Author(s): Kawashima N, Nakazawa K, Akai M
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Abstract We previously found that orthotic gait training can induce 'locomotor-like' coordinated muscle activity of the paralyzed lower limb in persons with spinal cord injury (SCI). The purpose of the present study was to characterize the locomotor-like muscle activity based on data obtained from electromyographic recordings and motion analysis during orthotic gait in nine motor complete SCI subjects. Seven of nine subjects showed a common EMG activation pattern mainly in the ankle (soleus: Sol) and hip extensor (biceps femoris: BF) muscles. The locomotor-like muscle activity was well synchronized with the gait cycle, namely, the EMG amplitude of both Sol and BF muscle had common temporal relationships with the ground reaction force, and hip and ankle joint motions. While the presence or absence of the EMG activity during orthotic gait was consistent with those of mechanically-induced stretch reflex, the duration and amount area of the locomotor-like muscle activity were significantly longer than those of the stretch reflex in the Sol muscle. Moreover, the Sol EMG magnitude had strong relevance to hip as well as ankle angular velocities. These results indicate that the locomotor-like muscle activity during orthotic gait is not a mere reflex response, but includes an activity of the central pattern generator (CPG) and its interaction with afferent inputs. Orthotic gait training for complete SCI persons might have a potential to activate the spinal locomotor center.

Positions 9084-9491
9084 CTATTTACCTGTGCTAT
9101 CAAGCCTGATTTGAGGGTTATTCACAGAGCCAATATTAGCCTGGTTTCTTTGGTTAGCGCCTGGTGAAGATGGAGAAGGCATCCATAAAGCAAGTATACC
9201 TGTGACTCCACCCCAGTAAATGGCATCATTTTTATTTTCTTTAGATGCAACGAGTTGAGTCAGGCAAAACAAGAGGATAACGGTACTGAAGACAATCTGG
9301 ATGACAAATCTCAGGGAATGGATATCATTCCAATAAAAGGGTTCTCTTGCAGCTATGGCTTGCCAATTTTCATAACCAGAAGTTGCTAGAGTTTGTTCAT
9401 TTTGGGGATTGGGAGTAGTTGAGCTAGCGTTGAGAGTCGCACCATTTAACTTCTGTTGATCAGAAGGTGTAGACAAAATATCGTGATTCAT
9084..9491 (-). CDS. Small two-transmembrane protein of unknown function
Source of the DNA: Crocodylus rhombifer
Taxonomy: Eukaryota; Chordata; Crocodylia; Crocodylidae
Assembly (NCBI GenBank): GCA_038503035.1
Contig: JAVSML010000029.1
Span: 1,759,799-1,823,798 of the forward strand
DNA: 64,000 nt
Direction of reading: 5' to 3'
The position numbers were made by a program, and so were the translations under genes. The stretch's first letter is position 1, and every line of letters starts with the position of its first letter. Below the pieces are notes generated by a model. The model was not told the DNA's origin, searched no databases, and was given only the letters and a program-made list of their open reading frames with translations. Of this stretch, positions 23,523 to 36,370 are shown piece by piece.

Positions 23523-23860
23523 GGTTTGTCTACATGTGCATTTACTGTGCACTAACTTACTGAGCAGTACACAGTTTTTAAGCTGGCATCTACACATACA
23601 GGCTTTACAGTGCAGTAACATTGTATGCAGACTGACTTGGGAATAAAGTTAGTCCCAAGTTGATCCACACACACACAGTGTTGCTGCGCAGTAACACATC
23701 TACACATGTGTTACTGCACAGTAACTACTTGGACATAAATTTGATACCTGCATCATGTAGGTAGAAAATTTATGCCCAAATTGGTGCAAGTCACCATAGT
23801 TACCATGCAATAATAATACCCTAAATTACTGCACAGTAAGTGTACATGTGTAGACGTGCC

This article was published in Neurol Res
and referenced in Journal of Novel Physiotherapies